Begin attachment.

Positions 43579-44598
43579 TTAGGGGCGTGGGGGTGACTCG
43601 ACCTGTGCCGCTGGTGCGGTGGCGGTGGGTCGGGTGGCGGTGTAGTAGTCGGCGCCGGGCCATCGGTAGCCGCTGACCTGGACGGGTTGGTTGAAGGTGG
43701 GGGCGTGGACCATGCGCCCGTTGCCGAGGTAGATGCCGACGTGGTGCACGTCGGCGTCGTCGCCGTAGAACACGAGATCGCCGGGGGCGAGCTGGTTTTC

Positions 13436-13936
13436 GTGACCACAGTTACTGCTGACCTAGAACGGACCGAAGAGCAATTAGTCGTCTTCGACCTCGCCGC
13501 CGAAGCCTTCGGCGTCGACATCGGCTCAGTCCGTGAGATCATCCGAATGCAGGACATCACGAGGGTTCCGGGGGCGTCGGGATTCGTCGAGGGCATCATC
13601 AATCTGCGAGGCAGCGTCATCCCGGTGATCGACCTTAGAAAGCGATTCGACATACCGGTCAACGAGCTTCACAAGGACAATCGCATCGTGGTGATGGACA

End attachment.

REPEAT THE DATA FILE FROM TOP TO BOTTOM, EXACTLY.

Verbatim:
Positions 43579-44598
43579 TTAGGGGCGTGGGGGTGACTCG
43601 ACCTGTGCCGCTGGTGCGGTGGCGGTGGGTCGGGTGGCGGTGTAGTAGTCGGCGCCGGGCCATCGGTAGCCGCTGACCTGGACGGGTTGGTTGAAGGTGG
43701 GGGCGTGGACCATGCGCCCGTTGCCGAGGTAGATGCCGACGTGGTGCACGTCGGCGTCGTCGCCGTAGAACACGAGATCGCCGGGGGCGAGCTGGTTTTC

Positions 13436-13936
13436 GTGACCACAGTTACTGCTGACCTAGAACGGACCGAAGAGCAATTAGTCGTCTTCGACCTCGCCGC
13501 CGAAGCCTTCGGCGTCGACATCGGCTCAGTCCGTGAGATCATCCGAATGCAGGACATCACGAGGGTTCCGGGGGCGTCGGGATTCGTCGAGGGCATCATC
13601 AATCTGCGAGGCAGCGTCATCCCGGTGATCGACCTTAGAAAGCGATTCGACATACCGGTCAACGAGCTTCACAAGGACAATCGCATCGTGGTGATGGACA